1) biwa

A Japanese lute, with a pear-shaped soundbox, short neck, and four strings, which are plucked with a plectrum. The instrument is used in, among others, gagaku ensembles.

2) Biwa-ko (Lake Biwa)

Located on Honshu, Lake Biwa is the largest lake in Japan (673 km2). The name refers to the shape of the biwa (see above).

Lake Biwa was formerly an important waterway for goods travelling North from Kyoto. It supplies the Kyoto-Osaka-Kobe region with freshwater for use as drinking water and for irrigation and industrial use. In the lake, fishing is done for trout and carp, and cultured pearls are harvested.

3) biwa (Eriobotrya japonica)

More commonly known as the loquat, or "Japanese apricot". This evergreen tree, up to 10 m in height, bears delicious fruit. The fruit is small, tangerine-coloured, and pear-shaped, 3 to 4 cm in diameter, with a comparatively big kernel in the center.

Despite the name, Eriobotrya japonica is probably native to China, not Japan, though it grows in the southern regions of both countries.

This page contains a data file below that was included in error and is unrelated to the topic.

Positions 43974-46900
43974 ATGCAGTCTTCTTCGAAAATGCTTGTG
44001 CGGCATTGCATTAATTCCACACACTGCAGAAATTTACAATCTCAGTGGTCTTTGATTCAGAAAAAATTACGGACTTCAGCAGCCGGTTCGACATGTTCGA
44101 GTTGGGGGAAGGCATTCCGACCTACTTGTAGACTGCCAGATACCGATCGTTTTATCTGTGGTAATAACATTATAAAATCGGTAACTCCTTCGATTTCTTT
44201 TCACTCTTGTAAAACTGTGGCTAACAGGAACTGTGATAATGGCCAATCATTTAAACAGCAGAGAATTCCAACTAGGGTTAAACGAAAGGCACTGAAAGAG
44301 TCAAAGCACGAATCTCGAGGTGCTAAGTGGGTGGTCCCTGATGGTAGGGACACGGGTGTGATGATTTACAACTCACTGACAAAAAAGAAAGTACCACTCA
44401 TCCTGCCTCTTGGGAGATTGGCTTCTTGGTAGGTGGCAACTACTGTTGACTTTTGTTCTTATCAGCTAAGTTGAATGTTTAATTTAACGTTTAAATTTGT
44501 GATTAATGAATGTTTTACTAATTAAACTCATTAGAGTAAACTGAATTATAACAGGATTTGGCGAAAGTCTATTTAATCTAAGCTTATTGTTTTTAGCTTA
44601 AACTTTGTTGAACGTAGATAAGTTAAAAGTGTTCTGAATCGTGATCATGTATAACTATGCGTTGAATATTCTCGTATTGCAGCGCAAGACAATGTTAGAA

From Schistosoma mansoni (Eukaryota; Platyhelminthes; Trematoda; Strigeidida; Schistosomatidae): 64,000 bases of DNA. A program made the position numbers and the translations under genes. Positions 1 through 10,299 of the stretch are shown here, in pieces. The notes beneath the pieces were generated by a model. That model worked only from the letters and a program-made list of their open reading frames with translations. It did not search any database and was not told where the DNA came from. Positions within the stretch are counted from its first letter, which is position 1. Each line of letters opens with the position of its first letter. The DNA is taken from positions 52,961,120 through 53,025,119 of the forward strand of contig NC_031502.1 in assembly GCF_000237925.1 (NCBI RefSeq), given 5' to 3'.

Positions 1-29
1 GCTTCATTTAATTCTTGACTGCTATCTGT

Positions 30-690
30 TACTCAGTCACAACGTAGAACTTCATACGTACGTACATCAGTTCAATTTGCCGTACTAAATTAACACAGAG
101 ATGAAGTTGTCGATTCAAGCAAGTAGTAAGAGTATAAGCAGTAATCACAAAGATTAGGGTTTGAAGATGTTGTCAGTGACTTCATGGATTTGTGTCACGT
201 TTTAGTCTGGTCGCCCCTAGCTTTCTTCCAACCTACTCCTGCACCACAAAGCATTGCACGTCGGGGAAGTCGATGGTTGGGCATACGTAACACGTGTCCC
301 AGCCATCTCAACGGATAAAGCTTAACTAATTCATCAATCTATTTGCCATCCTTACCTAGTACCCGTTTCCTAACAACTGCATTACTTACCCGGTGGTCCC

The biwa is a Japanese plucked lute chordophone with four strings. Each string is extremely close together near the bridge, but expands further apart down the pear shaped body. A particularly notable feature is the neck and tuning pegs are bent 90 degrees backward. Therefore, if the biwa is held upright, the bridge and neck are almost parallel to the ground. The strings are plucked with a plectrum. These plectrums are similar to guitar picks, but shaped more like "T"s and are about as big as a hand.

Entering Japan around the 8th century, it is a direct descendant of the Chinese pipa. The pipa is another plucked lute chordophone with many of the same properties which came from a Middle Eastern plucked lute chordophone, the tar. Therefore, the biwa, like many instruments, has historical roots back in the cradle of civilization. Some styles of playing the biwa are closely related to the shamisen, another Japanese lute that more closely resembles Western lutes and guitars.

It can commonly be found in gagaku ensembles, which is essentially classical Japanese music and arguably the oldest form of orchestration in history. It isn't considered to be a solo instrument in modern times, although some entertainers have used it to accompany story telling. In the past, blind musicians played the biwa solo, but much of that style has been lost.

Sources: http://www.jinjapan.org/access/music/instr.html http://jtrad.columbia.jp/eng/b_biwa.html

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